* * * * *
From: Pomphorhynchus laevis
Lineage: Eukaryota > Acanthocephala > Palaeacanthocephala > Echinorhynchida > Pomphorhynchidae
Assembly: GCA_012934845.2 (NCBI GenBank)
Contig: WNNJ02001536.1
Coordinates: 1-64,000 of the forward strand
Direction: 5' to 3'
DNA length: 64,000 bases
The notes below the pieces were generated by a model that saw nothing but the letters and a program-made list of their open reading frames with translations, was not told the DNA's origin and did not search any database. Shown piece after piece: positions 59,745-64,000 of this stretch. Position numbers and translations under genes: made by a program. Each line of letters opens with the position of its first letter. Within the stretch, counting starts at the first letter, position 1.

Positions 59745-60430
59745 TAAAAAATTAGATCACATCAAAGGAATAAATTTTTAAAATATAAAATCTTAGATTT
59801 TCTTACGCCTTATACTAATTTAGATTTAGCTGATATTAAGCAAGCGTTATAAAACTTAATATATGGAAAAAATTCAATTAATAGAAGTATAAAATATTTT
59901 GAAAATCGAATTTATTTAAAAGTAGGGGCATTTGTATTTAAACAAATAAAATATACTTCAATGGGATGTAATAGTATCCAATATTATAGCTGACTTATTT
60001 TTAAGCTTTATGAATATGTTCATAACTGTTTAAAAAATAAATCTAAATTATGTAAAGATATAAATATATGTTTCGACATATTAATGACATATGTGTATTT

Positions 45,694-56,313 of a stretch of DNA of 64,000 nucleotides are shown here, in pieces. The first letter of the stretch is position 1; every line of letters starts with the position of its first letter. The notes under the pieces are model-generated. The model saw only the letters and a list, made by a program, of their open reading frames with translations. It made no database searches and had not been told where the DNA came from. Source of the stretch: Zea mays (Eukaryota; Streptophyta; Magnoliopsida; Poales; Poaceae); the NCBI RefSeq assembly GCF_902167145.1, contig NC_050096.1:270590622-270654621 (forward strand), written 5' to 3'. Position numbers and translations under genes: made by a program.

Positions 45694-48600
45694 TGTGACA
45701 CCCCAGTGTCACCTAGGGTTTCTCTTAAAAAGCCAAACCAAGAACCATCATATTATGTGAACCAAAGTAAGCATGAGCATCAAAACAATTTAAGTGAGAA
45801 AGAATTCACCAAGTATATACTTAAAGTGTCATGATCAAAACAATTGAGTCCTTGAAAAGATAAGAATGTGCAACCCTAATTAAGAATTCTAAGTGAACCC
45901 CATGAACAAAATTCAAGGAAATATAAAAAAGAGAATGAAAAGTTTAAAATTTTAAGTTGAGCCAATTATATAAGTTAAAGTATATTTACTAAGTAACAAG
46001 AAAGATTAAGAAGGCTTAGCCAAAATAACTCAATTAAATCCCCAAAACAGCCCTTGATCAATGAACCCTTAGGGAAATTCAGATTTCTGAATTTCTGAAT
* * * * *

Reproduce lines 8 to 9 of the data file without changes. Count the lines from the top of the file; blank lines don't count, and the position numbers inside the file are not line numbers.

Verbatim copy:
The notes below the pieces were generated by a model that saw nothing but the letters and a program-made list of their open reading frames with translations, was not told the DNA's origin and did not search any database. Shown piece after piece: positions 59,745-64,000 of this stretch. Position numbers and translations under genes: made by a program. Each line of letters opens with the position of its first letter. Within the stretch, counting starts at the first letter, position 1.

Positions 59745-60430